2 Viet Youths, 12 and 13, Held in Death of Santa Ana Woman

Times Staff Writer

Police have arrested two young suspects in connection with the murder of a Vietnamese mother of 14 who was shot at her bedside when a gang of Vietnamese youths stormed into the family’s home in Santa Ana, law enforcement officials confirmed Monday.

The two Vietnamese suspects, age 12 and 13, were in custody at Orange County Juvenile Hall in connection with the robbery and slaying of 46-year-old Huyen Thi Hoang on May 6--the latest in a series of violent residential robberies that have plagued Orange County’s Vietnamese community.

Santa Ana police refused to discuss the case Monday, except to say that there were “major developments” in the investigation, but sources in the Orange County Juvenile Court and the district attorney’s office confirmed the arrests.

Further information was being withheld in order to avoid jeopardizing the case, said one of the sources, who asked not to be identified.


Detention Hearing

The two appeared Monday in juvenile court for a detention hearing and were ordered to remain in custody pending trial.

Hoang, who fled Vietnam with her husband and children in a homemade boat 10 years ago, had a habit of retiring to her bedroom each evening to pray. On May 6, 19-year-old Kim Huong Ngo was returning to the family home from night school when a man with a scarf around his nose and mouth came up to her in the driveway and demanded her keys.

When she refused, he grabbed the keys, and he and four other people walked with her to the front door and pushed their way in. Four of the intruders held Kim, her father and 11 of her brothers and sisters at gunpoint, demanding money, while a fifth began walking down the hallway and checking bedrooms.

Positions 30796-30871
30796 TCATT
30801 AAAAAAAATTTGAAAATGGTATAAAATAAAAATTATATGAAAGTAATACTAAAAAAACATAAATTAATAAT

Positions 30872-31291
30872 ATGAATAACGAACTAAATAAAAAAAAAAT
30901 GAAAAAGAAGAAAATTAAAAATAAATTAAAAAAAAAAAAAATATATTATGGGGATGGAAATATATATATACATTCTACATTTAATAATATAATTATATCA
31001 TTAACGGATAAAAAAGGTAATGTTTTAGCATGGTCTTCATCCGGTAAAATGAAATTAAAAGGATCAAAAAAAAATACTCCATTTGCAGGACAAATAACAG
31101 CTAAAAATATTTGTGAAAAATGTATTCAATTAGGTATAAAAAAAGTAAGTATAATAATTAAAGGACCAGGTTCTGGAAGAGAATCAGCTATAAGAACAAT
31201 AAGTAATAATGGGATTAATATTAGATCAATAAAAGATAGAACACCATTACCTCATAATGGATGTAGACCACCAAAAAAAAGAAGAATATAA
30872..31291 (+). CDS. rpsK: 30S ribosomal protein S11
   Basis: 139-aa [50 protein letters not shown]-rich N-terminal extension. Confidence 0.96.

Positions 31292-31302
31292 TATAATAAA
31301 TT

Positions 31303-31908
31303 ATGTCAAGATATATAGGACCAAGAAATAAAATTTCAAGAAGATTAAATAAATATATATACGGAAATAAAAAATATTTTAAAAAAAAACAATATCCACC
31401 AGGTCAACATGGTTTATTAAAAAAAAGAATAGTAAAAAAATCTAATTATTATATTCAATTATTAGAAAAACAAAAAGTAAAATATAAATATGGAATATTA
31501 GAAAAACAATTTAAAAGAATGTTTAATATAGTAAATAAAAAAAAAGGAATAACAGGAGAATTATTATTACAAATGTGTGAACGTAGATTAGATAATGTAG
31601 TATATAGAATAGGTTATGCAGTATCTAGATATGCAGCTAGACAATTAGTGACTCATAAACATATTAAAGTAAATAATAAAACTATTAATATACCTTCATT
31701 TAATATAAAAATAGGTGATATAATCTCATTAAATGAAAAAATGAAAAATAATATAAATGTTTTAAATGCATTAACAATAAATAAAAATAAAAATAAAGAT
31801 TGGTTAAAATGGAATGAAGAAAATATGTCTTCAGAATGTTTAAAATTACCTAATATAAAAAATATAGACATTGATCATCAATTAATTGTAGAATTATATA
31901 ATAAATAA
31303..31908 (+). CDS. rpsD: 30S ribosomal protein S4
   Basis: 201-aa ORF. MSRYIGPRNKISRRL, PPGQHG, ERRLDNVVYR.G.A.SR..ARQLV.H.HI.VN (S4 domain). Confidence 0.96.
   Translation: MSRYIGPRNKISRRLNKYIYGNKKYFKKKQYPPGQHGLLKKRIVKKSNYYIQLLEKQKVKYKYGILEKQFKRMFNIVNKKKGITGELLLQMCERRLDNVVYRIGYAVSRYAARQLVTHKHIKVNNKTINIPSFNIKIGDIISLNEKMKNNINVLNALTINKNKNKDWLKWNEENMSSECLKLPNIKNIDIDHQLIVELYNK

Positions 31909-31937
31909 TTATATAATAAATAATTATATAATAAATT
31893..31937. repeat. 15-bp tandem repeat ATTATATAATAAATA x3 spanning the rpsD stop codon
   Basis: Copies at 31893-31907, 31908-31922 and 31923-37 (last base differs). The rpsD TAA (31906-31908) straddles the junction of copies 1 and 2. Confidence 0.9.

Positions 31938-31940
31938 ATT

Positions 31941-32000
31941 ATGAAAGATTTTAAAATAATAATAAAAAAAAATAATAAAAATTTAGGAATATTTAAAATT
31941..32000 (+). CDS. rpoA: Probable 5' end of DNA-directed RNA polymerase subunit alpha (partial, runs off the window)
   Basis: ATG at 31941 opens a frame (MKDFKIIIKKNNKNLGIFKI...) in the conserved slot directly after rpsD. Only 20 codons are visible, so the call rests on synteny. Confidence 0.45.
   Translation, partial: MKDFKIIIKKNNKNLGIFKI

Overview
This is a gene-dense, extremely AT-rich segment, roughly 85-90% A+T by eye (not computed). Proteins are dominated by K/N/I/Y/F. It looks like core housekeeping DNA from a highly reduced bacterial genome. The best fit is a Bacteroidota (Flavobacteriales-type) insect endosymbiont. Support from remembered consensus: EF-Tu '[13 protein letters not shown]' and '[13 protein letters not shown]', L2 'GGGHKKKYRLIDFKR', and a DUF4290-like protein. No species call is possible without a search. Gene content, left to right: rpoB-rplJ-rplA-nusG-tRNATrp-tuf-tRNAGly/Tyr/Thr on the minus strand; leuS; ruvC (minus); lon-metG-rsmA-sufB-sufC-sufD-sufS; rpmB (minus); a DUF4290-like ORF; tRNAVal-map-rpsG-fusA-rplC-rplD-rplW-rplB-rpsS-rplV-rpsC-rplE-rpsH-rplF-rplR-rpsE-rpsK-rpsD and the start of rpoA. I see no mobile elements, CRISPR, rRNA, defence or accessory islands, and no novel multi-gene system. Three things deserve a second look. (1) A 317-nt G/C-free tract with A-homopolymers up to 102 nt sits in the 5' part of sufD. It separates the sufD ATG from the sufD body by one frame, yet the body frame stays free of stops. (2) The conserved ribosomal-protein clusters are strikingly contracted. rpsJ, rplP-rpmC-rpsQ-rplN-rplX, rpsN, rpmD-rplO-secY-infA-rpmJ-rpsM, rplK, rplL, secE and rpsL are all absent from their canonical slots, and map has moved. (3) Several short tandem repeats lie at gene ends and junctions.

Eventually, he entered the room where Hoang was praying. “I heard her scream, ‘Oh, my God,’ and then I heard the gunshot,” Kim said. “After that, they all ran out of the house.”

Hoang died at the scene.

Family members on Monday said they had not been informed of any developments in the case. “We haven’t heard anything from the police,” said Trung Ngo, 59, the slain woman’s husband. “There was an investigator here four or five days ago,” he said, but he was “just asking questions.”

Investigators Perplexed


The shooting had left Santa Ana police investigators perplexed. In the hours that followed the shooting, they had little to go on other than reports from a neighbor that he had seen a dark-green Datsun whose occupants seemed to be casing the housing tract in the late afternoon on four occasions before the shooting.

Nor was there any immediate indication of why Hoang had been shot. Santa Ana Police Sgt. John McClain theorized that the intruder may have been startled when he came upon the woman, or his mask may have slipped as he entered the room and he feared being recognized.

Vietnamese families throughout large Southeast Asian refugee communities like those in Orange County and Los Angeles have been targets of similar robberies, in which young, masked Vietnamese gunmen storm into a house, demand cash and valuables, and occasionally leave wounded victims behind, police say.

The robbers, traveling in loosely organized gangs, often target members of their own community because they are more inclined to keep valuables in their homes and because they often are afraid to report the crimes, police say.


The perpetrators are difficult to track because they are so mobile, often traveling to other refugee communities all over North America, McClain said.

Early Monday morning in San Jose, for example, police were called to a Vietnamese residence after a 27-year-old woman was shot by a band of young masked Vietnamese.

The three men had stormed their way into the home and demanded money of a 17-year-old girl who was at home with five young children. Hue Thi Nguyen came home when the men were still there and was then tied up and shot in the leg, said San Jose police spokeswoman Astrid Burke.

She was admitted for treatment to San Jose Hospital.